Toronto 2011: Six juicy story lines worth following
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The Toronto International Film Festival has more movies than almost any festival in the world, and certainly more high-profile, star-packed films than any other earthly cinema confab. That means plenty of paparazzi, more chances for Canadians to push for a glimpse of a celebrity and then utter a polite sorry, and a lot of meaty film-world story lines.
Here are six to watch for as the festival gets under way Thursday night.
The Clooney Conundrum. George Clooney has come out of Toronto building some solid buzz (‘Up in the Air’ in 2009) and he’s emerged from southern Ontario holding a dud (‘The Men Who Stare at Goats,’ same year) This year, he also has two films -- ‘The Ides of March,’ a political drama that he directed, which has thus far garnered solid but not spectacular reviews, and ‘The Descendants,’ his collaboration with Alexander Payne about a down-on-his-luck family man. By this time next week, we’ll have a pretty good sense of whether Clooney is a contender in multiple categories ... or whether he’ll be experiencing more of a goat-like turn.
Straw polls. You kind of knew that ‘The Undefeated,’ that kind and softball-loving doc about Sarah Palin, wouldn’t make a cultural (or box office) dent. But Nick Broomfield, known for the gleeful slaughtering of sacred cows in movies such as ‘Kurt & Courtney’ and ‘Biggie and Tupac,’ is a different story. Broomfield can be thrillingly relevant or bizarrely marginal. We’ll see which one he winds up with this film, which premieres for the media Friday.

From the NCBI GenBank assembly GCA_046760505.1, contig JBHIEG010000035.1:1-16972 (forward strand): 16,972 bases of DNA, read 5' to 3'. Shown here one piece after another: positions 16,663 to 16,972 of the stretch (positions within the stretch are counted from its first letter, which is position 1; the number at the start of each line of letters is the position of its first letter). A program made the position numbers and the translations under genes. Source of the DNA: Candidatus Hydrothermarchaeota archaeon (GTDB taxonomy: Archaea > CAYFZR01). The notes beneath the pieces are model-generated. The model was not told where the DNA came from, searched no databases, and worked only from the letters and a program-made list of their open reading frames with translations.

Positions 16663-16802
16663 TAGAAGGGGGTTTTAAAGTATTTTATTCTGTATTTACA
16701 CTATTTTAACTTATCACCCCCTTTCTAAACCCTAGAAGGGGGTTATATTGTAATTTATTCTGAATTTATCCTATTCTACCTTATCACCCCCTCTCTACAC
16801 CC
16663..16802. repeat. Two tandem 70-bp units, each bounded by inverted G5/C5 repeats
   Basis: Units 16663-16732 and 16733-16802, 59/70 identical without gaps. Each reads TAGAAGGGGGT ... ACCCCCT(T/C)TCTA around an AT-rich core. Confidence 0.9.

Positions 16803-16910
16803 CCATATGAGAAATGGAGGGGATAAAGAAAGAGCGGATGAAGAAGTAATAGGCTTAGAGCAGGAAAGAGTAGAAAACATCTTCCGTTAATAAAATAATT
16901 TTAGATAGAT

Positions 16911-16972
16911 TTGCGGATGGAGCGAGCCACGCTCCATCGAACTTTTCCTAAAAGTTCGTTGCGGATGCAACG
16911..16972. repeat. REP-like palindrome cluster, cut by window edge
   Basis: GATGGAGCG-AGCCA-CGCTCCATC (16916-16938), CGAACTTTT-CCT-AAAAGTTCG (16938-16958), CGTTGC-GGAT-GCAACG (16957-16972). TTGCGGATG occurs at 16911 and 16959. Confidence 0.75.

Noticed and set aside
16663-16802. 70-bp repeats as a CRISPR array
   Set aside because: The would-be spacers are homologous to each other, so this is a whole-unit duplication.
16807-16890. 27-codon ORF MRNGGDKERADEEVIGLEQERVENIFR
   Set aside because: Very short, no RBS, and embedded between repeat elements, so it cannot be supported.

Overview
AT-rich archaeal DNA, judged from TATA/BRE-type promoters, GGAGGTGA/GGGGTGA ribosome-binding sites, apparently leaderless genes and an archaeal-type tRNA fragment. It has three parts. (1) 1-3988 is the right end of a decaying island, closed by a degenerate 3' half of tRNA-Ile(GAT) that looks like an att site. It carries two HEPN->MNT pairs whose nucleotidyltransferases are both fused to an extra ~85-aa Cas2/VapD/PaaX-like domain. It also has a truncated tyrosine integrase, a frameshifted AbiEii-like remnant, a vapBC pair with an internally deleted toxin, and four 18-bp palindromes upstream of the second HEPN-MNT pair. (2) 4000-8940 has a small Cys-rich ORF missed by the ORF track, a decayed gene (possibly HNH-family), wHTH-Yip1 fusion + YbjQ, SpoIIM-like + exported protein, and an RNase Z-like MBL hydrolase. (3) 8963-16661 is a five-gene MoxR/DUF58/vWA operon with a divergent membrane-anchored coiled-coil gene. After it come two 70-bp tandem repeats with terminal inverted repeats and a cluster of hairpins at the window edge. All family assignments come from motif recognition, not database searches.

Full Count. ‘Moneyball’ is already one of the most anticipated movies of the year, what with Brad Pitt, a bestselling book, a ridiculously slimmed-down Jonah Hill and some of the filmmaking team behind ‘The Social Network’ all associated with it. Now, Bennett Miller’s movie about the ragtag Oakland A’s finally premieres, playing to media Thursday afternoon and debuting to the public Friday. Will it become as much a cultural fixture as ‘The Social Network’? Or more of a niche baseball flick? (Incidentally, check back shortly at the L.A. Times Entertainment page for a look at how the movie almost didn’t make it.)
Director derby. Every year, a few directors establish themselves in a way never thought possible -- Darren Aronofsky did it last year with ‘Black Swan,’ building off earlier Toronto buzz for ‘The Wrestler.’ This year sees a few people who could define or re-define themselves: David Cronenberg, who’s made a historical drama about psychoanalysis; Steve McQueen, the acclaimed ‘Hunger’ director who brings the sexually explicit ‘Shame’; and even Madonna, who comes with her time-jumping romantic drama ‘W.E.’
Musical chairs. Why does it seem like every baby boomer raised on rock now makes a movie about their favorite band? Perhaps because they do. Davis Guggenheim opens the festival with a U2 docmentary, Cameron Crowe commemorates Pearl Jam’s 20th anniversary with ‘Pearl Jam Twenty’ and Jonathan Demme unveils his -- gulp -- third Neil Young movie.
After midnight. Sure, Toronto is about the Oscar-caliber prestige fare. But its genre films, usually centered on its Midnight Madness program, has over the years been a place for audiences to discover horror movies such as ‘Insidious’ and ‘Martyrs.’ This year’s festival has the usual mix of promising genre titles, but keep an eye in particular on ‘Juan of the Dead,’ Alejandro Brugués’ look at zombies overrunning Cuba half a century after the revolution.
-- Steven Zeitchik, in Toronto